The concept of peer-to-peer (P2P) lending is elegantly simple. Also known as marketplace lending, alternative lending, social lending and crowdfunding, P2P means lending money to individuals, or “peers,” without going through a traditional financial middleman like a bank or other financial institution.
As I mentioned in my recap of the Cloud Lending Summit, P2P is growing exponentially. P2P lending got its start in 2005 when Zopa launched in the UK as the world’s first P2P lender. P2P companies work by matching individual lenders and borrowers online. This comes with the promise of great rates for both borrowers and lenders because it’s more efficient than traditional banks.
Alternative lending is growing fast for both borrowers and investors. Borrowers who were impacted by the financial crisis in 2008 and amassed a daunting amount of credit card debt or lost the equity in their homes turned to P2P as the only source available for unsecured personal loans. Instead of paying 28% interest (or higher!) on their credit card debt, a loan from P2P leaders like Prosper and Lending Club cut the interest rate in half. In fact, some P2P lenders offer interest rates that are 70% lower than credit card interest rates.
Investors are attracted to P2P for several reasons starting with the higher rate of return and ability to feed an investor’s appetite for risk. Hungry for low risk? Invest only in Grade A loans where every borrower has excellent credit and is unlikely to default. On the other hand, a taste for a higher rate of return comes with a healthy dash of risk. There’s also a human side to P2P lending that appeals to investors: It feels good to invest in real people, rather than a faceless, institutional mutual fund.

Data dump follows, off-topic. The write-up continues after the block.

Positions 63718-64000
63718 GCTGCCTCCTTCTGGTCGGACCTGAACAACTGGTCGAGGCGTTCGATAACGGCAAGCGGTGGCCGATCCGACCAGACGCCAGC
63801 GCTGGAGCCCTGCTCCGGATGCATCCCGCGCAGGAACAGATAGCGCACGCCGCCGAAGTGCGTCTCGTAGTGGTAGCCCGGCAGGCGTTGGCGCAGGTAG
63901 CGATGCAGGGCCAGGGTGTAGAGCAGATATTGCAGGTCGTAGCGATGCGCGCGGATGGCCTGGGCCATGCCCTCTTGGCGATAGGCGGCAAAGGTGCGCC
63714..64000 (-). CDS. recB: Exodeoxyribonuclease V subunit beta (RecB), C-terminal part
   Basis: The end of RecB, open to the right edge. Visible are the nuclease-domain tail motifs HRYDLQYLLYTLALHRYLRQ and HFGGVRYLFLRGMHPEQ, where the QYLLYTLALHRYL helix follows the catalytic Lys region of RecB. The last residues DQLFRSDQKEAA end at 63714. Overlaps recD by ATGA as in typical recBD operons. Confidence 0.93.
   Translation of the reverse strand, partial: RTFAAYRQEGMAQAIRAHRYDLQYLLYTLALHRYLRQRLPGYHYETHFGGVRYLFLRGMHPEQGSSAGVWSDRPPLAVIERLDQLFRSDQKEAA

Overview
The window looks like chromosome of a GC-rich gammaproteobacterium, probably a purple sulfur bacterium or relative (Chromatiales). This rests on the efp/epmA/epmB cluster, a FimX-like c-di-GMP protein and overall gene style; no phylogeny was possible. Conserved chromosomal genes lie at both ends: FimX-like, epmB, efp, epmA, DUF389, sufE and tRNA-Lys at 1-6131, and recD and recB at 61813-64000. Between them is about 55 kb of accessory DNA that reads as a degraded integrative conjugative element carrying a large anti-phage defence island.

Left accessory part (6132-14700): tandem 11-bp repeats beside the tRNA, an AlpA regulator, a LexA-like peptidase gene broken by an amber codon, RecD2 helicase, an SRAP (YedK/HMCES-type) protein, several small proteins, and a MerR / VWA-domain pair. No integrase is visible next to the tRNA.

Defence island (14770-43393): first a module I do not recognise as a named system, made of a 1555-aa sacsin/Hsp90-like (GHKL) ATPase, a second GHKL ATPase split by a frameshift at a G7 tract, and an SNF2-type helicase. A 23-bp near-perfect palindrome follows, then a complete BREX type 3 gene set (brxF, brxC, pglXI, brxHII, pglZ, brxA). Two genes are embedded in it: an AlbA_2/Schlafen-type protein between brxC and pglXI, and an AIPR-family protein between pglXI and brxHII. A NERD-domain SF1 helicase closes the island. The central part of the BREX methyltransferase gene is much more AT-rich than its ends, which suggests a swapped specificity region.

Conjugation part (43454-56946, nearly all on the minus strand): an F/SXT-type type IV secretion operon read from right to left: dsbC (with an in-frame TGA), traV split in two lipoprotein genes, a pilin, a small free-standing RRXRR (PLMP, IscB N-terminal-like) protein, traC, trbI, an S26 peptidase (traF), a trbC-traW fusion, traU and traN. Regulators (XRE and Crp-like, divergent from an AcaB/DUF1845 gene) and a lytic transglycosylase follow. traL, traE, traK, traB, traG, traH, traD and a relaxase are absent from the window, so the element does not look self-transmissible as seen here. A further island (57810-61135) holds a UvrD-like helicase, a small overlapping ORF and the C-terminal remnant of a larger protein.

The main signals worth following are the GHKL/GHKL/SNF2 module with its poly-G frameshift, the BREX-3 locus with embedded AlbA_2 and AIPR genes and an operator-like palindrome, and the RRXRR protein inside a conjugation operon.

Using Direct Mail to Drive P2P Lending Success
So how does a traditional marketing channel like direct mail work in an emerging industry like alternative lending? It turns out that many loan seekers are willing to put down their smartphones and tablets so they can pick up their traditional mail. The first caveat is the offer must be timely and relevant. One of the advantages of P2P loans is they happen quickly. Loans are typically funded in one to three weeks, depending on the size of the loan, so the timeliness of the offer is paramount.
P2P borrowers rave about the simplicity of the process, especially compared to their perception of trying to get a loan from a traditional bank or financial institution. In order for a P2P direct mail campaign to be effective, the call to action (CTA) must be elegantly simple and easy to understand and use. Features and benefits should be listed in clear, concise bullet points in a sidebar that only has to be read once to be understood.
One of the benefits of using direct mail for middle-aged, middle-income borrowers is the trust factor that direct mail brings to this alternative lending channel. Using an official looking outer envelope conveys legitimacy for those who may be uncomfortable starting to pursue a P2P loan online. And don’t assume millennials won’t respond to direct mail. As my colleague Ashley Leone has written so eloquently, millennials love mail. And here’s a special tip: A recent study by InfoTrends shows millennials as the demographic with the highest percentage indicating the quality of the printing and paper has an effect on whether they open direct mail.
The use of direct mail by P2P lenders shows the effectiveness of this traditional marketing channel in the new world of alternative lending. It’s one of the best illustrations of how online and offline channels work together to bring borrowers and investors together. If you have interest (pun intended) in using direct mail in your P2P campaign, leave a comment here.
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